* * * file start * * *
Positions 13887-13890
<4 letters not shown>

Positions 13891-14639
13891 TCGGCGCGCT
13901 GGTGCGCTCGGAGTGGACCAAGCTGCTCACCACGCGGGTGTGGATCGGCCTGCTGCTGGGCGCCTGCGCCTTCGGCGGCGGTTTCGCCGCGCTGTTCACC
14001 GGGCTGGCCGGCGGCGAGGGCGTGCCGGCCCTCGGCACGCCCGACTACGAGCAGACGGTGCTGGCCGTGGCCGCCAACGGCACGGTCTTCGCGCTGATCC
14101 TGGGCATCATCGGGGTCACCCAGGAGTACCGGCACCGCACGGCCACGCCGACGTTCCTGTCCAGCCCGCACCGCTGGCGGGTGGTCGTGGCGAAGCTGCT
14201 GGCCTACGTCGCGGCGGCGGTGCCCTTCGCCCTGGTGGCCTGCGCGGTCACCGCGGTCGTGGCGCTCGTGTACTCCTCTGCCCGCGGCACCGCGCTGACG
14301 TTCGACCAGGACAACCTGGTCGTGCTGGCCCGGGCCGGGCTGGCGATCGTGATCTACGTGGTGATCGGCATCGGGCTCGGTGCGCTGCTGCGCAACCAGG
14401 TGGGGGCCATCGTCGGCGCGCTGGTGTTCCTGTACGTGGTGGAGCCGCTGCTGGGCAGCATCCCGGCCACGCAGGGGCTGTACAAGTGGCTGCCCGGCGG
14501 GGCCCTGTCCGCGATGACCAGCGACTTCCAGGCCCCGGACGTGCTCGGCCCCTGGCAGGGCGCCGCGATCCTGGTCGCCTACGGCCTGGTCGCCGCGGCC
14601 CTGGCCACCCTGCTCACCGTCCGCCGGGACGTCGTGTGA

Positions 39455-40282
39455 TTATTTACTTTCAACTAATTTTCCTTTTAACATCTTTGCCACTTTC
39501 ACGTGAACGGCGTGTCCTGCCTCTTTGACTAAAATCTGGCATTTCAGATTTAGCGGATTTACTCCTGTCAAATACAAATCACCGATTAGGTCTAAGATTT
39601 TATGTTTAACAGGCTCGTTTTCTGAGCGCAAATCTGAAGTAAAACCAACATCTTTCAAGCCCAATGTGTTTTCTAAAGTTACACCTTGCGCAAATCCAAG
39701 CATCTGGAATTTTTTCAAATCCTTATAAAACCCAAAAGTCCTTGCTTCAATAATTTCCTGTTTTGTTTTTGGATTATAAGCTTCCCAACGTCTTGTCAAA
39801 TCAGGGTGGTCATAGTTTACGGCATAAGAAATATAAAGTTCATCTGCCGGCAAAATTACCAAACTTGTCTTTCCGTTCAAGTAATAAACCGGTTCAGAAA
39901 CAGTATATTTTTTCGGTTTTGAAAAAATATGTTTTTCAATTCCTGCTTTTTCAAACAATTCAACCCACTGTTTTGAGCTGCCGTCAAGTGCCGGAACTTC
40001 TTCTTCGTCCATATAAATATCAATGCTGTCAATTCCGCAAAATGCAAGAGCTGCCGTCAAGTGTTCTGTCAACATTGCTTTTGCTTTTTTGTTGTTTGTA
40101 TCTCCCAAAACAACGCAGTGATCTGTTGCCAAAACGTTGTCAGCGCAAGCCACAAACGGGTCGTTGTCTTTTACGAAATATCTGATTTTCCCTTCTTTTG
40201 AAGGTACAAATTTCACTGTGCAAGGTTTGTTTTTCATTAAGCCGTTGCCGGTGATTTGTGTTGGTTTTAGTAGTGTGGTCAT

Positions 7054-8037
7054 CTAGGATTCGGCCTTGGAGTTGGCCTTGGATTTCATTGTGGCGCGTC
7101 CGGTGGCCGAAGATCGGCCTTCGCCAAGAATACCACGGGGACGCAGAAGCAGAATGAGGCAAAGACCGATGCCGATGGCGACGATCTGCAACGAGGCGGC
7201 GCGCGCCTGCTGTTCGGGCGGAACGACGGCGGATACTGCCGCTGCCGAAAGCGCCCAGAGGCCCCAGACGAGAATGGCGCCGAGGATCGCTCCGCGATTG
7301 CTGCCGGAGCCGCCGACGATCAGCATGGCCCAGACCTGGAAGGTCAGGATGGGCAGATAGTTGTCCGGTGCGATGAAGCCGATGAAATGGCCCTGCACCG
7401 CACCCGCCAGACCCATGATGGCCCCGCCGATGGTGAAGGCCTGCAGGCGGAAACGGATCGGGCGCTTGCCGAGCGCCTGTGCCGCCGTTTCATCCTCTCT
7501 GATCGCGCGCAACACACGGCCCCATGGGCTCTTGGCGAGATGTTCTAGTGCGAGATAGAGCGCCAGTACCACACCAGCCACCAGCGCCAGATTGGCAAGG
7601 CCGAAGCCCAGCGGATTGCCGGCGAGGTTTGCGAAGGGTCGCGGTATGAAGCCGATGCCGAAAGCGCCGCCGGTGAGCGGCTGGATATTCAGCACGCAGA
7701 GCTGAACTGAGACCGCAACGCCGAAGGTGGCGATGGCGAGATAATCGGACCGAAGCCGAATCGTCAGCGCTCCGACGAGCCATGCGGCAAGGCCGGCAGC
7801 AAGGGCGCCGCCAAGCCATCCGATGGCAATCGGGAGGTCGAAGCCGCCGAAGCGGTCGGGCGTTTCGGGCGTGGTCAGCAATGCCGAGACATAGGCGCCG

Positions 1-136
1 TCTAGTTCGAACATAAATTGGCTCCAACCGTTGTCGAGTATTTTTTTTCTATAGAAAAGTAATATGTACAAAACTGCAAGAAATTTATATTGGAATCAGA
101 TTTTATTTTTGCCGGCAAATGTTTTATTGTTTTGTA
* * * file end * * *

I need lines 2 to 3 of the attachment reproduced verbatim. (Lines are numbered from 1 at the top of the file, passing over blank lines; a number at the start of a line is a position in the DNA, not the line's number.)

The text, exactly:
<4 letters not shown>

Positions 13891-14639